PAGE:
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      matisse

    • dance me to the end of love
      leonard cohen / henri matisse (illustrator)
      hardcover book (2000)
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    • henri matisse (taschen portfolio s.)
      taschen
      hardcover book (2003)
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      xavier girard
      paperback book (1994)
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      henri matisse
      paperback book (2002)
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      matisse

    • the little book of matisse
      laurence milet
      paperback book (2002)
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    • matisse cut-outs (albums s.)
      gilles neret
      hardcover book (1999)
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      matisse

    • matisse picasso
      matisse / picasso
      (2002)
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      matisse

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      jack flam
      hardcover book (2003)
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    • henri matisse: jazz
      henri matisse
      hardcover book (2001)
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      matisse

    • the fauves: the reign of colour
      ferrier
      paperback book (1995)
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      matisse

    • the unknown matisse: a life of henri matisse, volume 1: the early years, 1869-1908
      hilary spurling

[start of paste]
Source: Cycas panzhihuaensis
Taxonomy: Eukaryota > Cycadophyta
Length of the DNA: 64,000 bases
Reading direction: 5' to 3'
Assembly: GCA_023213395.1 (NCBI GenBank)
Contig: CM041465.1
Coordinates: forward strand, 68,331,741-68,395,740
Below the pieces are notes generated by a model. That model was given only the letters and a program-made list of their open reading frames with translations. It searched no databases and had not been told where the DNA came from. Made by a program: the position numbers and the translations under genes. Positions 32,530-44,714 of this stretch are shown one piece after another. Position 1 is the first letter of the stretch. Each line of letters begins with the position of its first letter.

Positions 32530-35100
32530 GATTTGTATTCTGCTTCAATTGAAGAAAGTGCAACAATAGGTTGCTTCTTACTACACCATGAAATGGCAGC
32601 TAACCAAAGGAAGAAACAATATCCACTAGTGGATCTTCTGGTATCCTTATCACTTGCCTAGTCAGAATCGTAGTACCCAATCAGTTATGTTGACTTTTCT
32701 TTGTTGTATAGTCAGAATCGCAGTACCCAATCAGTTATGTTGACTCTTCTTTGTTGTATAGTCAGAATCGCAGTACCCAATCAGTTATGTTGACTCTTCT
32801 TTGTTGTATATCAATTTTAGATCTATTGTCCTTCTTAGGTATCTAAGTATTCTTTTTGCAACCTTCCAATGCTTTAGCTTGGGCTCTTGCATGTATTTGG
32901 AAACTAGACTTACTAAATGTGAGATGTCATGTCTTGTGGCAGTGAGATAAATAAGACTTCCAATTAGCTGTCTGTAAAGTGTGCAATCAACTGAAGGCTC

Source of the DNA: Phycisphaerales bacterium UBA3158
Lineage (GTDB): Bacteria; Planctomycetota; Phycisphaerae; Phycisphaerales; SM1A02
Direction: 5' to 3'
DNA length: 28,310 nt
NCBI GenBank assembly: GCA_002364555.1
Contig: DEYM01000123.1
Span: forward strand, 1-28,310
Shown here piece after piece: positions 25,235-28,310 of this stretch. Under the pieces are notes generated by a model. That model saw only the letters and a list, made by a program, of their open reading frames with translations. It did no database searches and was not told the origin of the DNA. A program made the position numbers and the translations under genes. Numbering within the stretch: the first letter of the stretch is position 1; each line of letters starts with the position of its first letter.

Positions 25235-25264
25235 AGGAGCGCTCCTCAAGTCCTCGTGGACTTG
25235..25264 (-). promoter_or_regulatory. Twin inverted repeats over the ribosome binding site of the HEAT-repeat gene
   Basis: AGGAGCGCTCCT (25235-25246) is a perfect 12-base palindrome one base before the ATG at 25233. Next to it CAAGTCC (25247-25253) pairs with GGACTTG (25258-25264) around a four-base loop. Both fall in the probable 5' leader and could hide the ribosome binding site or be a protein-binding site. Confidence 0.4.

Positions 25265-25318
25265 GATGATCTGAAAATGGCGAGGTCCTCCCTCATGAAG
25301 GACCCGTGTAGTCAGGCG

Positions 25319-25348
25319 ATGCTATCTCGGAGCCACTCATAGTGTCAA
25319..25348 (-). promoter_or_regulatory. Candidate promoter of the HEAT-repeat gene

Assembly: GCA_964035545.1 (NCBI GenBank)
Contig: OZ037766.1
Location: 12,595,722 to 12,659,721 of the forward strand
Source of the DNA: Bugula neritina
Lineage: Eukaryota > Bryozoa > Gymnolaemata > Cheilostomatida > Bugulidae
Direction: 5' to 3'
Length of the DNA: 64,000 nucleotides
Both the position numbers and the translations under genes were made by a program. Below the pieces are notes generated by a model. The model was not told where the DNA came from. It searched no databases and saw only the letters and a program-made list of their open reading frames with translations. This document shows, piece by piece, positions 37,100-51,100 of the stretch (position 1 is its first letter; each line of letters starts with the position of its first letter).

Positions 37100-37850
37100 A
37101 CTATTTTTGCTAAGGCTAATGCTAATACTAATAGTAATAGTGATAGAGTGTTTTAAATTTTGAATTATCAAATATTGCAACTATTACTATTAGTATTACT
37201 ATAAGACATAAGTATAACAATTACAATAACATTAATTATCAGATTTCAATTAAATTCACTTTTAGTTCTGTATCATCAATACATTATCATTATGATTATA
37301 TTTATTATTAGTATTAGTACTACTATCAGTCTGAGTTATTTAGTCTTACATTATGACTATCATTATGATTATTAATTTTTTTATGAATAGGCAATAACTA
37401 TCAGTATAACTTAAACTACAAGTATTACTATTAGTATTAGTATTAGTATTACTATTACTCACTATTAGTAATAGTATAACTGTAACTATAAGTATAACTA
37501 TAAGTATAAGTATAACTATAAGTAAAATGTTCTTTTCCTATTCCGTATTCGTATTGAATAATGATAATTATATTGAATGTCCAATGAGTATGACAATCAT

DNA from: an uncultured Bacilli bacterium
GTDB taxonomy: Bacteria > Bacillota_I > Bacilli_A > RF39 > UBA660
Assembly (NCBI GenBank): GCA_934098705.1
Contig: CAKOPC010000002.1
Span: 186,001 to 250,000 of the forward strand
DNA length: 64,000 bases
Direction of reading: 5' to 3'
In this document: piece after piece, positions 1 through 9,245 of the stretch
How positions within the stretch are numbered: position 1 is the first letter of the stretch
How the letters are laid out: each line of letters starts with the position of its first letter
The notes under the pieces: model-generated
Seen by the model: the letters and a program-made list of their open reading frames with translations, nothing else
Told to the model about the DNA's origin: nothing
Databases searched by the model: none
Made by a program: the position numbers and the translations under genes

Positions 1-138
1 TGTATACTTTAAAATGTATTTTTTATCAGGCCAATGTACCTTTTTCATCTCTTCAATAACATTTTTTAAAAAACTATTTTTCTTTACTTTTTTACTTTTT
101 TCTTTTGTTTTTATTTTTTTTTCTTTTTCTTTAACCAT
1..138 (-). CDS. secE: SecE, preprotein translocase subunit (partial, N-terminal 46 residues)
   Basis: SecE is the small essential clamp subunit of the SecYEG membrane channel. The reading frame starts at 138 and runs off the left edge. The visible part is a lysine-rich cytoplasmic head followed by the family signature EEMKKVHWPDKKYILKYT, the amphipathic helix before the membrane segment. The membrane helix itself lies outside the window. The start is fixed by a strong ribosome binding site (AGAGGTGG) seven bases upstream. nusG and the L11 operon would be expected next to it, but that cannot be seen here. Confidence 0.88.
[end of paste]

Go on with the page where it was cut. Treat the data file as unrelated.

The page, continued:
paperback book (2001)
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      matisse

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      abrams
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      hardcover book (2002)
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    • a bird or 2: a story about henri matisse
      le tord
      hardcover book (1999)
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      matisse

    • matisse/picasso 2004 wall calendar
      museum of modern art
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      john russell
      hardcover book (1999)
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      paperback book (1996)
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      john klein
      hardcover book (2001)
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    • matisse in morocco: the paintings and drawings, 1912-1913
      jack cowart
      paperback book (2000)
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    • matisse: cut-out fun with matisse
      henri matisse
      hardcover book (2003)